Paul Downs Cabinetmakers in Bridgeport was founded by Paul Downs in 1986, right after he graduated from the University of Pennsylvania. After almost 30 years, it's still in business, but he has news for small-business owners - it doesn't get easier.

Downs, 53, contributed to a now defunct New York Times blog about the trials of a business owner, and this year published a book, Boss Life (Penguin). It follows a year in the life of his Montgomery County-based workshop and his obsession with cash flow that all small-business owners will recognize.

Downs makes custom conference tables and office furniture - especially high-end boardroom tables. He kept the business alive during the financial crisis, the ensuing recession, and workers' screwing up or even leaving.

All the while, he and his wife, Nancy, were raising three sons, now college-aged, in Penn Valley. One son, Henry, is so severely autistic and physically threatening that his wife refuses to leave the house with him. Henry's needs play a heartbreaking role in the book, and even change the way Downs runs the business. (He started leaving the office sooner.)

"You can't understand a boss without knowing what he goes home to," Downs writes. And yet, he discovers, "keeping the barrier between my work and home lives was a mistake. When my wife had a clear picture of the situation, she became an ally instead of an adversary."

Boss Life works best as a narrative, each chapter detailing one month in the business during 2012. We witness sales suddenly explode, or vanish; the running net cash-flow tally (mostly negative) and thoughts swirling in Downs' head, such as Why am I so afraid to fire people when they don't perform? Why am I such a bad salesman? Why are we paying Google so much money for AdWords? Is that really what a good boss does?

Readers will hold their breath as Downs succeeds, then barely survives, month by month.

The book was born out of Downs' unusually blunt and disarming contributions to the blog "You're the Boss" for the Times. It ended in December 2014, but is available here:

"For a few years, I was dropping my pants in public. Most business writers are rich and smart. I'm not rich and I'm not smart, and that gained a following among readers," he recalls with a laugh.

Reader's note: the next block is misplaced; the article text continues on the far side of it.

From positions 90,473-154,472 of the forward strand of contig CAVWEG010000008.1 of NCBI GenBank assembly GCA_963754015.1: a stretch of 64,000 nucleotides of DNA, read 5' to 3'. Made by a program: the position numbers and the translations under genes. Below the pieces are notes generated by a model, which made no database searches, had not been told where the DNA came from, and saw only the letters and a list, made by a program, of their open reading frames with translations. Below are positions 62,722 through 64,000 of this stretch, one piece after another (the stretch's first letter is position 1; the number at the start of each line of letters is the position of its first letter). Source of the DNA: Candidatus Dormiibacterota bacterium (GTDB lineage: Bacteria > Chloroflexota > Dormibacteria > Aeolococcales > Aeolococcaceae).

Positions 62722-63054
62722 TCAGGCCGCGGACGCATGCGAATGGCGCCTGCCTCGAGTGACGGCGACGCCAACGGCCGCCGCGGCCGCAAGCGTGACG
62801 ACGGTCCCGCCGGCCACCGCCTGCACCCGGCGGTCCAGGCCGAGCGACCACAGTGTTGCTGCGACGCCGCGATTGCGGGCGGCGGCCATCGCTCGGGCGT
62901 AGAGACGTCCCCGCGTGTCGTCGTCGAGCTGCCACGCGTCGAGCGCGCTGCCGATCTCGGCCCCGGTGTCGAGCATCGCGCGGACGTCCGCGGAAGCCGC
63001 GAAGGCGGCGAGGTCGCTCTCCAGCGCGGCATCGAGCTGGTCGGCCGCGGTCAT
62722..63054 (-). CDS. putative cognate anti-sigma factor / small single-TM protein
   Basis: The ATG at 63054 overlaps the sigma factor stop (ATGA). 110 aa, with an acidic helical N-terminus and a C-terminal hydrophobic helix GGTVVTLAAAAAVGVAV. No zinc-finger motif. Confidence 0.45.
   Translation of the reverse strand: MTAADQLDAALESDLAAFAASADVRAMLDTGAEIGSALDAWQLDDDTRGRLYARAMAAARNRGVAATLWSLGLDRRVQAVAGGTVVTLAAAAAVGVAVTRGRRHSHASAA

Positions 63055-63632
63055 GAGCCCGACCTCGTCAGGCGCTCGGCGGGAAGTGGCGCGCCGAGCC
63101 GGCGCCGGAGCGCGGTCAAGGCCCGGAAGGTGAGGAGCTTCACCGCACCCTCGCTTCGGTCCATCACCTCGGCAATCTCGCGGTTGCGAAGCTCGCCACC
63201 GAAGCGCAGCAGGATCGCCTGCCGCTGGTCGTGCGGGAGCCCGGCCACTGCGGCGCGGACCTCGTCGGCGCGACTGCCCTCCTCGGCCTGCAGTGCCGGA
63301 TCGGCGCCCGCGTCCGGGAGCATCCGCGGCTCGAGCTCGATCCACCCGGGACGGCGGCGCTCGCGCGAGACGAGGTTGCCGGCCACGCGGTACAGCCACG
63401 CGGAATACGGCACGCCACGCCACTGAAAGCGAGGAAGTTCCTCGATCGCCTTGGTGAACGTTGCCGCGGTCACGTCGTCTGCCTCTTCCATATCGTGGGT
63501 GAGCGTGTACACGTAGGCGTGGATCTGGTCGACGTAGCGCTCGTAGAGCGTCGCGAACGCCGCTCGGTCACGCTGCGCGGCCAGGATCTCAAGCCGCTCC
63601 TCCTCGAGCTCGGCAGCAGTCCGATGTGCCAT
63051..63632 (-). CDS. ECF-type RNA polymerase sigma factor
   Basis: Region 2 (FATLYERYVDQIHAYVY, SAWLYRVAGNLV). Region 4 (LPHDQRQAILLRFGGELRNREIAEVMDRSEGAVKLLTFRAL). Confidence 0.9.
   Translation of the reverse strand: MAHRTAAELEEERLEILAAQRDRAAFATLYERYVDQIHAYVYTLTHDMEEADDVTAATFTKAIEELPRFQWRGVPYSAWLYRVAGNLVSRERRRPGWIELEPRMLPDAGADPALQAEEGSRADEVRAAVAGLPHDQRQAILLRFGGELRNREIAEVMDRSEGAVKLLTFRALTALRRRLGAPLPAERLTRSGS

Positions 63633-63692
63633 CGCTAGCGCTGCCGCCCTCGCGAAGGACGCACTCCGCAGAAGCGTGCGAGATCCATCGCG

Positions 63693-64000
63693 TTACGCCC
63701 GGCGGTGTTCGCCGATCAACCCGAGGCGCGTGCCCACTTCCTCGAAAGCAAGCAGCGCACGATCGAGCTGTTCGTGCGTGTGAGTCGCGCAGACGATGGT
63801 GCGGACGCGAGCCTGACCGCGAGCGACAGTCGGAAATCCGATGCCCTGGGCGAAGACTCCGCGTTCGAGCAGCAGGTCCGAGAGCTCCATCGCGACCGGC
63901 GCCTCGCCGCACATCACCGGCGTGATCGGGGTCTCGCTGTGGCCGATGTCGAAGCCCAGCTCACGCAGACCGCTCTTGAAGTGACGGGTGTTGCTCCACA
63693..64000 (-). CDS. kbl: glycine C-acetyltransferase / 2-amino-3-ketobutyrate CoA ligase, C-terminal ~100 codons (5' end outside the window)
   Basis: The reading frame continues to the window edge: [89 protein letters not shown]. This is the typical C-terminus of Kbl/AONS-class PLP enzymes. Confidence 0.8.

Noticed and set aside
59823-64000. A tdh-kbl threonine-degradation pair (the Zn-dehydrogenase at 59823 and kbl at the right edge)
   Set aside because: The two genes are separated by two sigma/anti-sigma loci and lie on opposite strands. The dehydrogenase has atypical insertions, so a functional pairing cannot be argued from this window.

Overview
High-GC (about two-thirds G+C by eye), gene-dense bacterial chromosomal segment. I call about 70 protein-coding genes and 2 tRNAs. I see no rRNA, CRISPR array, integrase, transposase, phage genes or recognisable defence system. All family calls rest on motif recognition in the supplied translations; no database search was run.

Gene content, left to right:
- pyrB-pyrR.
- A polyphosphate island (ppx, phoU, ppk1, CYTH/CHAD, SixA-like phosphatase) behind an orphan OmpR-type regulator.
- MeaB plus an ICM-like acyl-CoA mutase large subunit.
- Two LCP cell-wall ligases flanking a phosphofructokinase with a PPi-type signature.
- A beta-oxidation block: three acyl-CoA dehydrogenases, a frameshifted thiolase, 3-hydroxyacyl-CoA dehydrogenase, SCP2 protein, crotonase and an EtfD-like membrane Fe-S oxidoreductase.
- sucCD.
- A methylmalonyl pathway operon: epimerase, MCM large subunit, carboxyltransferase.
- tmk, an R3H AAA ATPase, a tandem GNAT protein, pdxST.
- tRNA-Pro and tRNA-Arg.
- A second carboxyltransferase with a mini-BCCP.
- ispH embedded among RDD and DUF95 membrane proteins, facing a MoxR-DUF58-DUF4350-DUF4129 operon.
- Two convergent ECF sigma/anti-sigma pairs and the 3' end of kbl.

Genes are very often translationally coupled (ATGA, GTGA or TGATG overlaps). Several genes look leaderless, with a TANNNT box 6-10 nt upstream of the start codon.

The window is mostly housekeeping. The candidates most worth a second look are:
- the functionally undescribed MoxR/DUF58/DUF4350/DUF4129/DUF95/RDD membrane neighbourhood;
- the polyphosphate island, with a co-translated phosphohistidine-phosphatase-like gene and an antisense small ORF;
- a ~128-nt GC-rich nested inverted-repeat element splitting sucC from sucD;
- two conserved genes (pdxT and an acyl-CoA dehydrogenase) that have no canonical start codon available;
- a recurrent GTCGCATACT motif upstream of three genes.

"It was 2009 and my business was about to fail. I was looking online for what do you do, and I wrote a letter to the editor, saying 'You have nothing on businesses that are failing. My business is about to fail. I'd be happy to write about it.' They took me up on the idea."

Most business books are written by "the success stories. My life isn't like that," he adds.

"I'd never seen a book that talked about the very complex life of the small-business owner. All these problems arrive at random and you have a constant need to get money in the door. I've never seen anyone lay it out there."

In 2009, the company was at death's door, and he rarely had more than a week's worth of cash on hand. In 2010, he came within a day of running out of money. A partner and mentor abandoned him. A new customer prompted the design of a U-shaped conference table. Then the customer couldn't pay.

Downs waded through which health insurance to buy, negotiated the lease, restarted the server, shooed away birds invading the shop, and even vacuumed the office.

Owning a business, even one with millions in revenue, has not made Downs a wealthy man. At points in the book, he stops paying himself a salary, or loans the business money.

He also learned important lessons, such as how to go about firing an unproductive employee.

"Bad employees made good employees feel bad. Seeing a coworker get away with sloppy work and laziness is a slap in the face," he writes. "They hate it."

Downs also sought out help from a sales guru, who teaches him and his team to stop wasting time and drop accounts that require too much maintenance for minimal profit.

The best result of writing the book for Downs? Small-business owners have flooded him with email after reading Boss Life.

The book "made me, and I'm sure others, feel a lot less lonely sitting here in the decision-maker chair," one reader wrote.

As of last week, Downs employed 16 people, after having just laid off two workers, a process he loathes. His 2014 new contracts totaled $2.53 million and revenue $2.92 million. But new contracts are flat this year and revenue is going to be way down for 2015, he estimates.

Still, "there are 30 million businesses in America with under 20 employees," he notes.

"Small business isn't an easy road to success. They're not dot.coms like Facebook. They are pizza parlors and hairdressers. We rely on them to make our communities vibrant."